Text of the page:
At today’s Queensland Jobs Growth Summit at Parliament House in Brisbane, I did my best to argue for good economic policy. After Deputy Premier Jackie Trad’s speech, I asked her whether the Government would consider fast-tracking the review of taxi services (so Uber could be legalised) and deregulating retail trading hours. I was very pleased when the Deputy Premier noted she was prepared for the question because she subscribes to this blog, and I was also grateful for her considered and comprehensive reply.
On taxi services and Uber, the Deputy Premier said it is important to take the time to get the new policy settings right, which I cannot disagree with, although I am still surprised the Varghese review was given ten months to do the job. I was pleased the Deputy Premier said she recognised that change in the sector was inevitable due to digital disruption. She noted that the Government faces the difficult issue of what to do with people who had invested a lot of money in taxi licences, and her words suggested to me that the Government is considering compensating licence holders for losses in licence values associated with Uber’s entry into the market. Some compensation appears unavoidable from a political point of view, but there is arguably no sound public policy rationale for compensation, as Rod Bogaards argued in a guest post earlier this year.
On trading hours, the Deputy Premier argued that consumption expenditure is growing at a reasonable pace in Queensland and there thus does not appear to be a need for changes to trading hours’ regulations at the current time. I would have replied that, while it may be so that consumption expenditure is growing, there would clearly still be benefits to consumers if there were deregulation, through the greater product choice and lower prices available at supermarkets which would be allowed to open for longer. Also I would note that, as shown in Queensland Treasury’s latest brief on retail trade, growth in retail trade in Queensland has been significantly below the national average over the last twelve months. So there is certainly room for retail trade to grow further, and deregulated trading hours could assist in this regard.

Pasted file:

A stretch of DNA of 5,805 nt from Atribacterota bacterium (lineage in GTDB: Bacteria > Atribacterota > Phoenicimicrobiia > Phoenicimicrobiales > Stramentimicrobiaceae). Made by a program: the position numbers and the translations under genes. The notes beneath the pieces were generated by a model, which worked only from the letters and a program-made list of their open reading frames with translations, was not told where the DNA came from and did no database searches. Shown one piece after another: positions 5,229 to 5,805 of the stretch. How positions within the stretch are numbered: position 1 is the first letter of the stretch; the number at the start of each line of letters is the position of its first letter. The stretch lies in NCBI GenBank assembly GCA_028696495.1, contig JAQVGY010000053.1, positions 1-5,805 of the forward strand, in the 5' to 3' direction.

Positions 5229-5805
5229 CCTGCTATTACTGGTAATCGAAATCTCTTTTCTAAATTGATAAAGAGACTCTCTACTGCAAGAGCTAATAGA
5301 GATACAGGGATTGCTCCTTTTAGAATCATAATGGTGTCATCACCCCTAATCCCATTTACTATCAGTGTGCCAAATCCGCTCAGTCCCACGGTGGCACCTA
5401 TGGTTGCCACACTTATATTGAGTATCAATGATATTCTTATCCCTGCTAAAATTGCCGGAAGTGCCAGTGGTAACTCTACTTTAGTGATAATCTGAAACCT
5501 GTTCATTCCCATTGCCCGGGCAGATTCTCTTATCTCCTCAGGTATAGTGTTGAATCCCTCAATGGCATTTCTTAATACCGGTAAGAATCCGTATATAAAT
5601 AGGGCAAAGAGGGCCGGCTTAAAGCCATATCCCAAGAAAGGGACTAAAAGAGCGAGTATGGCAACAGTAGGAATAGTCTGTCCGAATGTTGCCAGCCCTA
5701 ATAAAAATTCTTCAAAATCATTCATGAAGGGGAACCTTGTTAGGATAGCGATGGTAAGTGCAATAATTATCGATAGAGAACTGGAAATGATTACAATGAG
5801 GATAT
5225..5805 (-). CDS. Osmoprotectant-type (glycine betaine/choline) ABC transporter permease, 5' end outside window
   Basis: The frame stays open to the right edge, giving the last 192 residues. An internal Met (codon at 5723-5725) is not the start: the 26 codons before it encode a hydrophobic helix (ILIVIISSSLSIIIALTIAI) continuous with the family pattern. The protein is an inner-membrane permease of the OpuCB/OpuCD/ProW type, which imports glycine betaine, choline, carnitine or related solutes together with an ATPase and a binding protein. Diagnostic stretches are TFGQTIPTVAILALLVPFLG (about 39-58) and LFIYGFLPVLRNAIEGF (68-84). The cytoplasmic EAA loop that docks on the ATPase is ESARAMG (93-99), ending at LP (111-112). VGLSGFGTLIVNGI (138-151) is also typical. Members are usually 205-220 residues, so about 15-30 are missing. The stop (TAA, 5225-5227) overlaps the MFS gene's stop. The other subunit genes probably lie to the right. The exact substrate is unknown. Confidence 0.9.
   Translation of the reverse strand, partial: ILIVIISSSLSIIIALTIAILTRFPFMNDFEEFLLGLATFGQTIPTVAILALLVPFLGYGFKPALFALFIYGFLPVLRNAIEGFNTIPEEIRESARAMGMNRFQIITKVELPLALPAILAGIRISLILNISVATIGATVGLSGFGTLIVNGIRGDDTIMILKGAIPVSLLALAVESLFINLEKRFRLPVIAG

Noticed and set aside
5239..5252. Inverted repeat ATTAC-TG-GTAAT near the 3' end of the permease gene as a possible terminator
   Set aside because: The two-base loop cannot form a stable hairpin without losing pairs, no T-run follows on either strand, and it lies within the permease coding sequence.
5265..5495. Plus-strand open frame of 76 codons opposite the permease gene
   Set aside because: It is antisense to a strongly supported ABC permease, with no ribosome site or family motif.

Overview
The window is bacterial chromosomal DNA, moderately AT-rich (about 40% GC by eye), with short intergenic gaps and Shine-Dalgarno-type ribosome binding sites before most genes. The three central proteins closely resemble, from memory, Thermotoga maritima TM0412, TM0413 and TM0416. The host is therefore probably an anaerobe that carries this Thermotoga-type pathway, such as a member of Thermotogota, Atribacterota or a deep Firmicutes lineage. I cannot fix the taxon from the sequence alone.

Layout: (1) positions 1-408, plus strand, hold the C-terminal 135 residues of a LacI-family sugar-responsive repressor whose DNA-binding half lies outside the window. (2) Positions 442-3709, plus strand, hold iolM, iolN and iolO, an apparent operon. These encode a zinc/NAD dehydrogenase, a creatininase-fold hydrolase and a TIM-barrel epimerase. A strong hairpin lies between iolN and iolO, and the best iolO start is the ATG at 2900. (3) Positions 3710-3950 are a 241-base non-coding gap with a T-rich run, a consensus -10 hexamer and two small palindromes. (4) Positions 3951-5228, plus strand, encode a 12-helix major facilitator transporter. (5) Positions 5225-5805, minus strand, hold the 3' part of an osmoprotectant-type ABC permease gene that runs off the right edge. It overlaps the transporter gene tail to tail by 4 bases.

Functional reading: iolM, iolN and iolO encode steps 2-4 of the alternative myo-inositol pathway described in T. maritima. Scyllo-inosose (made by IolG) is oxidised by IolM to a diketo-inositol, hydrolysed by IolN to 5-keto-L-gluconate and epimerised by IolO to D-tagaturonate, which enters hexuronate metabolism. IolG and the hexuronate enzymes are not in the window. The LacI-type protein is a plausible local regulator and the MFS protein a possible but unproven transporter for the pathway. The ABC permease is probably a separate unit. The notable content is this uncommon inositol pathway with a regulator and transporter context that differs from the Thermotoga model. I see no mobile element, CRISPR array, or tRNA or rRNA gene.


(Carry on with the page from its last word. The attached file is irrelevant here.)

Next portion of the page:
The Jobs Growth Summit was hosted by the UQ School of Economics and the Australia Institute, and sponsored by my business Adept Economics, among other organisations (see image below). The event featured some notable speeches, in addition to the address by the Deputy Premier, particularly from Saul Eslake, who highlighted Queensland’s relatively low educational attainment and productivity, and from Professor John Quiggin, who argued for a reversal of contestability reforms in vocational education and training (VET). John suggested that the VET reforms across Australia have been, in his memorable words, a “bipartisan disaster area.” Clearly the implementation of contestability has been imperfect, and some rorting has occurred, but I think it would be a mistake to go back to TAFE providing all publicly-funded training as John suggested. When contestability was introduced, there were important market design issues that were not well thought through, particularly regarding appropriate subsidy levels and the required level of oversight, but we should not abandon the important efficiency and student choice benefits that contestability brings.
Finally, as I suggested in an earlier post, the Jobs Growth Summit will not be enough on its own, and there is now a need for action in addition to talk. The Queensland business community needs to continue pushing hard for necessary policy changes (e.g. cutting payroll tax, deregulating trading hours, etc, as I suggested in the paper I prepared in the lead up to the Summit). The structure of the Summit and the very short time given to industry representatives to speak meant that, in my view, important concerns from the business community regarding government policies were not expressed. Queensland needs to hear more from its business leaders regarding the policy settings that are necessary to promote jobs and economic prosperity.
Queensland Jobs Growth Summit Sponsors
For heavens sake let’s not go back to TAFE for VET. It was and still is a failure being made to look like a port in a storm by the fixable rorts of some private training organisations who are slowly being sorted anyway.
Yes, I certainly wouldn’t want to go back to the old system. Thanks for the comment, Chris.
Gene I think we in Qld need to find a word other than deregulation, for some reason it conjures up hysteria and insecurity amongst some Queenslanders like nowhere else I can think of. Maybe we need to look at ” encourage competition” , ” private sector participation” or something similar because at the moment we are going round in circles.
Thanks Glen, you may well be right about that. Queenslanders aren’t very receptive to econo-speak. They certainly don’t like the term privatisation!